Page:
The  deficiency in its classical form, pellagra, is encountered chiefly in population groups in which corn furnishes the staple cereal of the diet. The association of pellagra with diets high in corn has been explained to a large extent by recent research. It has been shown that the amino acid, tryptophan, is converted by the body through a series of chemical reactions to the vitamin, niacin (95). One of the proteins of corn, zein, is known to be low in tryphtophan. The low tryptophan and niacin content of corn diets accounts in large part for their pellagragenic effect. The possibility that corn contains some inhibitory factor which influences niacin requirement has not been ruled out completely but if such a factor is present, it is of little practical importance (96). There is evidence that some of the niacin in corn is present in bound form which may be unavailable for absorption.

Since tryptophan is a precursor of niacin, it is necessary to estimate the tryptophan as well as the niacin con-tent of diets in determining the adequacy of niacin in-take. The ratio of conversion of tryptophan to niacin compounds is in the neighborhood of 60 to 1, that is, about 1.0 mg. of niacin is formed from 60 mg. of dietary tryptophan. Pellagra-preventive foods include liver, lean meat, peanuts, potatoes, legumes, milk and eggs; the last two foods furnish little niacin but are excellent sources of trpytophan. Since niacin is stable to heat, loss in food preparation is minimal.

The minimum niacin requirement of the adult is about 9.0 to 12.0 mg. daily including that formed from tryptophan, assuming a conversion ratio of 60 to 1. The requirement of the infant is about 5 mg. daily. Requirement appears to be related to body size and to caloric intake. Approximately 4.4 mg. of niacin is needed for every 2000 calories furnished by the diet, but with low caloric intakes not less than 9 mg. should be supplied. In terms of body weight, about 0.15 mg. total niacin per kilogram will prevent pellagra.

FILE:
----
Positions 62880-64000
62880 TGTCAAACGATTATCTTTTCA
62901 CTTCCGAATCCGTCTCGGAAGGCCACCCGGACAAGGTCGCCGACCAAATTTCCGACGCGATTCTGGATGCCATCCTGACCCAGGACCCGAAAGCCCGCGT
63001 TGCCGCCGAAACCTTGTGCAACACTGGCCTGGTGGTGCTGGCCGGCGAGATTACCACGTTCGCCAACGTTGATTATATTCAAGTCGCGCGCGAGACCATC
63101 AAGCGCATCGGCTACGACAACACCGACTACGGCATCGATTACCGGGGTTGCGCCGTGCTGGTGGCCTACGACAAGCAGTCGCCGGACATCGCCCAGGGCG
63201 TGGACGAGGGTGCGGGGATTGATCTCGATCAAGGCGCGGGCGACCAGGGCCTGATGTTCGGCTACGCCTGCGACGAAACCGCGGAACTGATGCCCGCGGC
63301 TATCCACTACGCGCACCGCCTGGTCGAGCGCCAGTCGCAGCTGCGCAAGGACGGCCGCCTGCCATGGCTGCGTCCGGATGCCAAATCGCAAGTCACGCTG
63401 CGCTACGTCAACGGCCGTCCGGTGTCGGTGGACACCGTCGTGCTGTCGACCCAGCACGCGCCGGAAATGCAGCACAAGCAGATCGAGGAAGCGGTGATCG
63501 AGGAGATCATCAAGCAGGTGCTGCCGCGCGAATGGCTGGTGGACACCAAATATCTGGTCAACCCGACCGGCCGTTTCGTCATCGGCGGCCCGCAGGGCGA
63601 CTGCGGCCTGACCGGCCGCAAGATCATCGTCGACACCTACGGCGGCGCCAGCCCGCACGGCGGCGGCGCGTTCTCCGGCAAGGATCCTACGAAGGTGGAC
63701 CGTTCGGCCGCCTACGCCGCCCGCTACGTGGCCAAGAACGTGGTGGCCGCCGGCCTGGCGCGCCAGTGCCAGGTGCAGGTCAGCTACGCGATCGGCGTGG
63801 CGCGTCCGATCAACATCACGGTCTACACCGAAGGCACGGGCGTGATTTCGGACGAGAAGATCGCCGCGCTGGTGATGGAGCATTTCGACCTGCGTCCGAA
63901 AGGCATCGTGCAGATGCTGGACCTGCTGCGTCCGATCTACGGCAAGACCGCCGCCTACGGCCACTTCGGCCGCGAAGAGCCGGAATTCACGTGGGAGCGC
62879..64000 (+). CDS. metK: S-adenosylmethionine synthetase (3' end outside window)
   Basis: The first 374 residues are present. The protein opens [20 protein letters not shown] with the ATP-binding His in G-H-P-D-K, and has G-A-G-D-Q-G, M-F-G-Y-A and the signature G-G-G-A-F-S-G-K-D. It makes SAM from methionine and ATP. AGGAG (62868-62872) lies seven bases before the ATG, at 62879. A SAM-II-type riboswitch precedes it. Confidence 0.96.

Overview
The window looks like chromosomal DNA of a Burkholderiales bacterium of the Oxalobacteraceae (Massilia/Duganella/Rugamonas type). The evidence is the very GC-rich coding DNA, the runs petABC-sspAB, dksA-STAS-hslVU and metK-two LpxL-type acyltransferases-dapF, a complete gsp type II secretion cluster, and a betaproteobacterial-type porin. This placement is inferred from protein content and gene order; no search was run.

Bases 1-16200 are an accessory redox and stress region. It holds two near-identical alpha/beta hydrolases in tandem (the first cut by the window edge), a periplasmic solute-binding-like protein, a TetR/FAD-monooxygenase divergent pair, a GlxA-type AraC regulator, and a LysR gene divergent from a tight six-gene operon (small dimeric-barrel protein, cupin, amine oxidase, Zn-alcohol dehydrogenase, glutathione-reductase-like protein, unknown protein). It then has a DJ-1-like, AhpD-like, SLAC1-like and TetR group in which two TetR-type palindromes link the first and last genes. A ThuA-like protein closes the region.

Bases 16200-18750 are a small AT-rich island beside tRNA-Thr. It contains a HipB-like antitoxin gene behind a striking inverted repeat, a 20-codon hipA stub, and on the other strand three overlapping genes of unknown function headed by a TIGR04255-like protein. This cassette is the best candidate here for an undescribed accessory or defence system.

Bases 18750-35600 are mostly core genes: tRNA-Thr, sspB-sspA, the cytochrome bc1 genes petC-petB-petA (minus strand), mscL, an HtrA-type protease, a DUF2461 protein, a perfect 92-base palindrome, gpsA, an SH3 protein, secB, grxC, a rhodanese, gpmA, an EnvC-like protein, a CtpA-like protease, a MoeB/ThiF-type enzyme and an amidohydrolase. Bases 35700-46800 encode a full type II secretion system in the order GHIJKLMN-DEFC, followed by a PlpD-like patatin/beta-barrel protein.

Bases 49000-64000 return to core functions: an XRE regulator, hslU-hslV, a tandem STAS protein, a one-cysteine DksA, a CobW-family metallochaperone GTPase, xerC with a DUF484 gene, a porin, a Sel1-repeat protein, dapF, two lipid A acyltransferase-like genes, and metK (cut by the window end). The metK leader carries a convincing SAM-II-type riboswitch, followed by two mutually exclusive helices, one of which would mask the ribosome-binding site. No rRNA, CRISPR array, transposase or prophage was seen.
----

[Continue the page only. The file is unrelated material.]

Infants have been maintained satisfactorily for several months on purified diets high in tryptophan and free of niacin. Whether the body’s niacin requirement can be met solely by tryptophan remains unknown. Recommended allowances of niacin are about fifty per cent greater than minimum needs calculated on the basis of body weight or caloric intake.

Niacin functions in the body as a component of two important coenzymes: Coenzyme I, diphosphopyridine nucleotide, and coenzyme II, triphosphopyridine nucleotide. These enzymes, which are found in all cells, are concerned in glycolysis and tissue respiration.

Niacin Deficiency

Early signs of niacin deficiency are lassitude, anorexia, mild digestive disturbances, especially “heartburn,” glossitis, diarrhea, and psychic and emotional changes such as anxiety, irritability and depression. The tongue is sore, red, often swollen and there is hypertrophy or atrophy of the papillae. Cheilosis, angular stomatitis and seborrheic dermatitis of the nasolabial folds have been observed in experimental niacin deficiency, although the diet contained an adequate amount of riboflavin (37, 96). The occurrence of similar lesions in niacin and riboflavin deficiency attests the close metabolic relationship of these vitamins.

In severe or prolonged deficiency, characteristic dermatitis, extensive inflammation of mucous membranes and marked mental disturbances are observed. The dermatitis involves the skin surfaces exposed to sun light or subjected to trauma or irritation. In classical pellagra, the dermatitis in the early stages resembles sunburn; subsequently, bleb formation, secondary infection and pigmentation occur. At times, the skin is so extensively involved that bullae break and exfoliate leaving large denuded areas similar to those of a severe burn. The lesions are bilateral, symmetrical and clearly demarcated from the normal skin. Areas most often involved are the backs of the hands and forearms, anterior surfaces of the feet and lower legs, and the neck (Casal’s necklace). The face may be involved and, also, the axilla, groin, perineum, genitalia, elbows, knees and the area under the breasts. In mild, chronic pellagra, only thickening, hyperkeratinization, pigmentation and scaling of the skin may be evident, particularly over points of pressure.